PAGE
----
Home Albuquerque Press Releases 2013 Physician from Raton Sentenced to Prison for Trafficking in Prescription Drugs

Physician from Raton Sentenced to Prison for Trafficking in Prescription Drugs

U.S. Attorney’s Office February 05, 2013
  • District of New Mexico (505) 346-7274

ALBUQUERQUE—This morning a federal judge sentenced Gilbert Christopher Aragon, Jr., 48, to 18 months in prison, followed by three years of supervised release, for his prescription drug trafficking conviction. The sentence was announced by U.S. Attorney Kenneth J. Gonzales, Special Agent in Charge Carol K.O. Lee of the Albuquerque Division of the FBI, and Special Agent in Charge Joseph M. Arabit of the El Paso Division of the DEA.

Aragon pled guilty on May 11, 2012, to a five-count criminal information charging him with the following offenses: (1) conspiracy to acquire prescription drugs by fraud, forgery, fraud, deception, and subterfuge; (2) obtaining prescription drugs by fraud, forgery, deception, and subterfuge; (3) unlawfully distributing prescription drugs without a legitimate medical purpose; (4) using the identity of another person to obtain prescription drugs by fraud, forgery, deception, and subterfuge; and (5) corruptly persuading a witness to make false statements. Aragon admitted committing these offenses in Colfax County, New Mexico, between July 2009 and July 24, 2010. During this period, Aragon was a physician employed by the Family Practice Clinic in Raton, New Mexico.

In entering his guilty plea, Aragon admitted that, on July 9, 2009, he conspired with his wife, who has not been charged, to fraudulently obtain hydrocodone, a prescription painkiller, by providing a prescription to a former patient, who filled the prescription and gave the hydrocodone to Aragon and his wife. Aragon acknowledged that the former patient did not have a legitimate medical need for the hydrocodone and that he and his wife shared the hydrocodone. Aragon also admitted that, on July 30, 2009, he fraudulently obtained hydrocodone by having a mentally challenged patient fill a prescription and give the hydrocodone to him. That patient also had no legitimate medical need for hydrocodone, which Aragon used for himself.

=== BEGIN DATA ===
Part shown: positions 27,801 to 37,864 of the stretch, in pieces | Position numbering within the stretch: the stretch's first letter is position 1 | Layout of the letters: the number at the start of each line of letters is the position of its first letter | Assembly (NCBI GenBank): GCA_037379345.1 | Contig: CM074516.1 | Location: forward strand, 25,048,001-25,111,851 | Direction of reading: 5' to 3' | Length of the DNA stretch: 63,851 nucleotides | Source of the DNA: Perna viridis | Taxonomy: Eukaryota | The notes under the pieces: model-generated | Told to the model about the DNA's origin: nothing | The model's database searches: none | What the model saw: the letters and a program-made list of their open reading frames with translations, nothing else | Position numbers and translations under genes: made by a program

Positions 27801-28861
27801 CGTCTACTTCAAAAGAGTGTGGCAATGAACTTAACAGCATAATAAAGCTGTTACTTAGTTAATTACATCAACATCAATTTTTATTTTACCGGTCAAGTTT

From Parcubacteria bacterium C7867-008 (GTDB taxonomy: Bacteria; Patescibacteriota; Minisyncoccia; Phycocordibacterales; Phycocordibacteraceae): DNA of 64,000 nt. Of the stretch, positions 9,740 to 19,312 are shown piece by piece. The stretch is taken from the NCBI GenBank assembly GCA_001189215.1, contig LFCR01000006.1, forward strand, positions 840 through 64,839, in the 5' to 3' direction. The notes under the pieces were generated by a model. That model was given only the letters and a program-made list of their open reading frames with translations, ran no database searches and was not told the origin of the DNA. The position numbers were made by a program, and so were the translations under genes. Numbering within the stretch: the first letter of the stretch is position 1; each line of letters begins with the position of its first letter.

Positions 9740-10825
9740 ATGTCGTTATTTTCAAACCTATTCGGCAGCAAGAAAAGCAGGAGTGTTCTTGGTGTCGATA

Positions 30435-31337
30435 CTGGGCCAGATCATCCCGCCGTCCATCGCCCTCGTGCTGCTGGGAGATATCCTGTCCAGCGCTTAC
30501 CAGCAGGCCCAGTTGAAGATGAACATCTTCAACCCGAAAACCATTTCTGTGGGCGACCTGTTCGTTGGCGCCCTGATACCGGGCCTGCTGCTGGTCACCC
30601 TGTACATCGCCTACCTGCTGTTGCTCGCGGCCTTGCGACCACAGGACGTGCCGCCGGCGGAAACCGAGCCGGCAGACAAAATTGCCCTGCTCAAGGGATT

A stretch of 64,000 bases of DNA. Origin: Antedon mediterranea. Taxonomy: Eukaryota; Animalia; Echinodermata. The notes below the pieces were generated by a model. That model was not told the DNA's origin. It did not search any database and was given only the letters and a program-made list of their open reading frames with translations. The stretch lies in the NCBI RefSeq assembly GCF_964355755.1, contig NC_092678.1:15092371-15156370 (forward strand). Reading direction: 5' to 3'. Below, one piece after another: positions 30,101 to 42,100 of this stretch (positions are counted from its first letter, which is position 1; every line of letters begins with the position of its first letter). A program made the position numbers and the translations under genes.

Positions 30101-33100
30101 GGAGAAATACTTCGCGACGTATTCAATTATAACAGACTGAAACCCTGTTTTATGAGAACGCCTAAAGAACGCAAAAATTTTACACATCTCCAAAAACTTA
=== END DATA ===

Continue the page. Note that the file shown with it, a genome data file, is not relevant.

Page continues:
Aragon also admitted that, on April 17, 2010, he instructed a nurse at the Family Practice Clinic to prepare a prescription for Ativan, a prescription medication for anxiety, using the DEA registration/provider number of a health care provider at the Family Practice Clinic. Aragon acknowledged that his colleague did not give him permission to use her DEA registration/provider number and had no knowledge that he used her number for the purpose of fraudulently obtaining the Ativan.

Aragon further admitted that, between July 19, 2010 and July 24, 2010, after learning that he was the target of an investigation, he asked a nurse at the Family Practice Clinic to make false statements or omit material statements of fact to the police about his criminal activities. Aragon repeatedly asked the nurse to lie for the purpose of hindering the investigation into his criminal activities.

“The American people expect their medical care professionals to prescribe drugs responsibly. While the vast majority of physicians obey federal laws that control prescription drugs, one bad doctor can endanger himself as well as others in the community,” said FBI Special Agent in Charge, Carol K.O. Lee. “The FBI takes these violations very seriously, and we appreciated the opportunity to work with our partners at the Drug Enforcement Administration and the U.S. Attorney’s Office on this case.”

“The abuse of prescription drugs, such as hydrocodone, remains a significant problem in our communities. DEA will continue to target those who illegally divert these pharmaceuticals, which can be as destructive and deadly as any illegal drug. It is particularly disturbing when the offender is a physician who betrays the trust of patients for whose health he is responsible. This conviction should serve as a reminder that anyone who diverts prescription drugs will be held accountable for the harm they cause,” said DEA Special Agent in Charge, Joseph M. Arabit.

The case was investigated by the Albuquerque Division of the FBI and the Albuquerque Field Office of the DEA, and it was prosecuted by Assistant U.S. Attorney Samuel A. Hurtado.